(5) The award of the Tribunal was questioned in writ petition No. 156/75 before a learned single Judge. The learned single Judge based his judgment on two facts which he considered to be central Firstly, the finding of the Inquiry Officer was based on the entire evidence including the written statement of the passenger recorded by the checking staff which was inseparable from the rest of the evidence. Secondly, the Tribunal had observed that it would have been safer for the Inquiry Officer to ignore the statement of the passenger concerned and decide the inquiry on the other evidence available to him. According to the learned single Judge, if the statement of the passenger was inseparable from the rest of the evidence on which the findings of misconduct were based, then it was a violation of the fundamental rule of natural justice when the said statement of the passenger was relied upon without it being subjected to cross-examination. Since tile passenger was not examined during the inquiry, the learned single Judge, thereforee, found that the inquiry was vitiated. He, thereforee, set aside the award of the Tribunal and remanded the proceedings to the Tribunal to give management an opportunity to adduce evidence and also to give a similar opportunity to respondent No. 2 and on that basis again to deal with the application of the management under section 33(2)(b) of the Act. This letters Patent Appeal is filed against this decision of the learned single Judge.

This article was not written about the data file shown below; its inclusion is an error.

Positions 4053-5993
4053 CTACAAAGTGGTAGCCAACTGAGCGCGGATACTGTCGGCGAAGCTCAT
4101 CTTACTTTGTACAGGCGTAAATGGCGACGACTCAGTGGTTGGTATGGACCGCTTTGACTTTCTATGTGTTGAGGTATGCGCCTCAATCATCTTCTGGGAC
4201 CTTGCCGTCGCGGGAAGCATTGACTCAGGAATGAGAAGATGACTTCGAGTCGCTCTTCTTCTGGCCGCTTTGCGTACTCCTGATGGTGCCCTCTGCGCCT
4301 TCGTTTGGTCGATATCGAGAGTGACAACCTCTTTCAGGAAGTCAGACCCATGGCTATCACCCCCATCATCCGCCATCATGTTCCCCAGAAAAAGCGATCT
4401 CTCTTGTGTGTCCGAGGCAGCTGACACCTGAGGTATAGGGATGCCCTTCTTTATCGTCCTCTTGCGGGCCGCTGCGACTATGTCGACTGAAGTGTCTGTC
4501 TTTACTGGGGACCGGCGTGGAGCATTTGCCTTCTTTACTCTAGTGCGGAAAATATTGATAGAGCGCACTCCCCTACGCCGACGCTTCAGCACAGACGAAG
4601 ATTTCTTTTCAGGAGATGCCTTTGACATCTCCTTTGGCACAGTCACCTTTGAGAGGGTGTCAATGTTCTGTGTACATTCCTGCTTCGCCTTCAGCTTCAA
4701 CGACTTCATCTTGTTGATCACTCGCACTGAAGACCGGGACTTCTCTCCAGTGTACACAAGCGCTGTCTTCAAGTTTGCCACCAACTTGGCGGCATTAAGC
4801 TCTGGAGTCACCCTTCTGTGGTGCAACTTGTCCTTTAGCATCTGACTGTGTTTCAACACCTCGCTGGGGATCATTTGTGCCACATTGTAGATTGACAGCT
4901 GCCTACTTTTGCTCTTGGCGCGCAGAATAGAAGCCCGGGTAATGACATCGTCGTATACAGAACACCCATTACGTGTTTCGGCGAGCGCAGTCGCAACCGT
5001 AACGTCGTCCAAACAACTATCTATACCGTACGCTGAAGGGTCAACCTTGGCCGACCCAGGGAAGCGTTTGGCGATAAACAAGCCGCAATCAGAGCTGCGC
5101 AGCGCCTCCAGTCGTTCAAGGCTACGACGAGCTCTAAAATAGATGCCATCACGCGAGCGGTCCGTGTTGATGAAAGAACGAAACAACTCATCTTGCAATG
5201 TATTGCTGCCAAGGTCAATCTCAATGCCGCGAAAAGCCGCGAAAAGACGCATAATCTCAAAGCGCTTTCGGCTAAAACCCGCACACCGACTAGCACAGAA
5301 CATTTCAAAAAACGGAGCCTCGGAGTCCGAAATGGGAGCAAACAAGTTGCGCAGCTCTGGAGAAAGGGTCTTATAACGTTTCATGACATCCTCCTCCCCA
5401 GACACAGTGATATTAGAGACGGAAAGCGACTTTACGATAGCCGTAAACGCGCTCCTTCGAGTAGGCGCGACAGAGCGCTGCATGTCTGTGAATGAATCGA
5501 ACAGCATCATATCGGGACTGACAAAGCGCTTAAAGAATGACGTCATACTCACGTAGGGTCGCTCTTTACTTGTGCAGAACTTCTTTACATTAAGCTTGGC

(6) Mr. S.N. Bhandari, learned counsel for the appellant, has advanced two main propositions in support of the appeal. Firstly, the evidence including the admission of respondent No. 2 before the Inquiry Officer was suffi- cient for the finding that the bus fair was realised by respondent No. 2 without issuing the ticket to the passenger Ajit Singh. It was totally unnecessary to rely upon the statement of the passenger which was recorded by the checking staff. The Tribunal had no jurisdiction to review this finding on merits and the learned single judge was wrong in doing so. Secondly, there was no violation of any rule of natural justice inasmuch as the passenger witness was summoned by registered post by the Inquiry officer but the report of the postman was that the said passenger witness had left the address. He could not, thereforee, be served. When the management could not enforce his presence, an opportunity was given to the workman to produce him. But he also did not do so. Natural justice did not require the doing of something which was impossible.